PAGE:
VPAC members asked that members of Congress prevent further crackdowns against religions in Vietnam by taking several concrete actions. First, sign a Congressional letter, then being circulated, protesting Vietnam’s policy on religion and supporting the right of religious leaders to express their views peacefully. Second, support a Congressional resolution advocating human rights in Vietnam. Third, write to one of the persecuted religious leaders to express support. Fourth, request the U.S. Embassy in Vietnam to investigate first-hand the status of religious leaders. And, finally, urge Secretary of State Colin Powell, who will be traveling to Hanoi in July, to raise human rights concerns with Communist officials.

Hearings on Religious Violations in Vietnam

One VPAC team attended hearings on Religious Freedom in Vietnam at the Dirksen Senate Office Building, a packed session organized by the Committee for Religious Freedom in Vietnam. The U.S. Commission on International Religious Freedom sponsored the program under the chairmanship of the Honorable Elliott Abrams, President of the Ethics and Public Policy Center in Washington, D.C., and a former State Department Assistant Secretary for Human Rights. A panel of five presenters analyzed the religious situation in Vietnam: Dr. Zachary Abuza, Professor at Simmons College; Vo Van Ai, Director, International Buddhist Information Bureau in Paris; Nguyen Huynh Mai, Hoa Hao Buddhist Church; Rev. Paul Ai, Evangelical Church; and Fr. Tran Cong Nghi of the Viet Catholic Network.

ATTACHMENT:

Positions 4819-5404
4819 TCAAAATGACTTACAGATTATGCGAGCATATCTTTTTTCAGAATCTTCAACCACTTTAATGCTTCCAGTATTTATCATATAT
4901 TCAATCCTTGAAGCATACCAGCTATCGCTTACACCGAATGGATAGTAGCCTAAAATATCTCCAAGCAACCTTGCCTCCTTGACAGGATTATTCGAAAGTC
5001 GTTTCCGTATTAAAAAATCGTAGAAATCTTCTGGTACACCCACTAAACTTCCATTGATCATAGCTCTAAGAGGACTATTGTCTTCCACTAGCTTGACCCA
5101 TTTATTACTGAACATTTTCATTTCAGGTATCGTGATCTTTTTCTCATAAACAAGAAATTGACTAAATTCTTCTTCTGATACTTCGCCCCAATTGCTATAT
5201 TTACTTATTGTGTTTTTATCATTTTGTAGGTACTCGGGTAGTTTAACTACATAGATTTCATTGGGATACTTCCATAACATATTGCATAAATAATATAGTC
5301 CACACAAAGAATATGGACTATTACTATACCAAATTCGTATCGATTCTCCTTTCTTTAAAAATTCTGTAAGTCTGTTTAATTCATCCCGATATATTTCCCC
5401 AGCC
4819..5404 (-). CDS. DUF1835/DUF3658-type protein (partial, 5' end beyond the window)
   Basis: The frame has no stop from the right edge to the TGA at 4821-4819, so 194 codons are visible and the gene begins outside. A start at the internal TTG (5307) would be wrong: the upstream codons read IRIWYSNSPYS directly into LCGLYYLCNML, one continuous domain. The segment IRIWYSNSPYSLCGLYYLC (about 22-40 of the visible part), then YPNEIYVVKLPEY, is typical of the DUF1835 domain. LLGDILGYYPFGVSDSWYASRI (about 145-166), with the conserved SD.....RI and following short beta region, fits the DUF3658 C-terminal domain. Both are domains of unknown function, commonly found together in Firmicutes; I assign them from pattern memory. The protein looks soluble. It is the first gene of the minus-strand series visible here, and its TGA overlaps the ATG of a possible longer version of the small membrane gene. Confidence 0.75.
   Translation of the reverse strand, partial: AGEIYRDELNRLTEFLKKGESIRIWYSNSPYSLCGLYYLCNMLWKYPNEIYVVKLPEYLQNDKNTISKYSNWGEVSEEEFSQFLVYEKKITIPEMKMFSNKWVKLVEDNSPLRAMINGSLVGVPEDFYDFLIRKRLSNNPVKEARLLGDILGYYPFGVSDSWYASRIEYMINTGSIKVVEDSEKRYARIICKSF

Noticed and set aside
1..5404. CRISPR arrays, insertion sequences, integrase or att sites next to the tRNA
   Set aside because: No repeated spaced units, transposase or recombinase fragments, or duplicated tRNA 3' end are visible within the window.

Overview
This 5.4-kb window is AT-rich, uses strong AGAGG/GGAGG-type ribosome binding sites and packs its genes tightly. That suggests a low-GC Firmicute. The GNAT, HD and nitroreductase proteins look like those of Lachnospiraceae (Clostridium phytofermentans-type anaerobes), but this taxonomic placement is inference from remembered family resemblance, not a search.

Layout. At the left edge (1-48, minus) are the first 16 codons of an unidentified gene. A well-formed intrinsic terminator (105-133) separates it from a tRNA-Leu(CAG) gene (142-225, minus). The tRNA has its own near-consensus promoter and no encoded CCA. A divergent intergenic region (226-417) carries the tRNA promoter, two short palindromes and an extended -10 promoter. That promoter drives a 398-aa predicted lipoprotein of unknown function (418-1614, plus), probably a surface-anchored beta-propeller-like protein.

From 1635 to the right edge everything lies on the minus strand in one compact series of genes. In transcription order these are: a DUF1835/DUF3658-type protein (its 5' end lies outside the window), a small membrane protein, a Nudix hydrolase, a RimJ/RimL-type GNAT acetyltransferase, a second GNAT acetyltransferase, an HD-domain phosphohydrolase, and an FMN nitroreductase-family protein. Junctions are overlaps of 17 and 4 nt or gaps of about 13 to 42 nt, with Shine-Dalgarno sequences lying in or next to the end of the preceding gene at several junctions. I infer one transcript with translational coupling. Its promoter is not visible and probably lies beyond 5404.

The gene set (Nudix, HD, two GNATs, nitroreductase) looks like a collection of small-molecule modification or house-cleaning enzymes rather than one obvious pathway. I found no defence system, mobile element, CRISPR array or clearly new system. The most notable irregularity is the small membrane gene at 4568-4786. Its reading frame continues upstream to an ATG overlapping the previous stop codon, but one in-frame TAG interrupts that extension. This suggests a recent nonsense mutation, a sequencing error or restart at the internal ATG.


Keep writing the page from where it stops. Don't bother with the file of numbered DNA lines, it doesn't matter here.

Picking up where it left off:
The panelists testified how national legislation and other mechanisms were used in Vietnam to control free expression and belief. They said however, that the more the Communist government repressed religion, the more Vietnamese joined the churches. They hoped that a Congressional resolution on religious freedom in Vietnam would be co-sponsored by both Democratic and Republican legislators, and passed in the near future. They also recommended that the U.S. and the international community, in particular organizations like Amnesty International and Human Rights Watch, monitor religious and human rights conditions in Vietnam with a view to helping the country develop into a civil society governed by the rule of law

Vigilant Work

VPAC members have lost few opportunities to press their agenda. In the year 2000, they testified before Congress on U.S.-Vietnam trade relations. They also joined other Vietnamese groups in registering over 10,000 Vietnamese in California to vote. This year, they continue to lobby members of Congress, to write White House and other Administration officials, and to hold forums on religious freedom and human rights for Vietnam. They communicate with one another nearly instantaneously through the internet, sharing news and activities, and work closely with thousands of active Vietnamese youth from all over the world.
VPAC has embraced human rights in Vietnam, and its members are working tirelessly to advance the cause.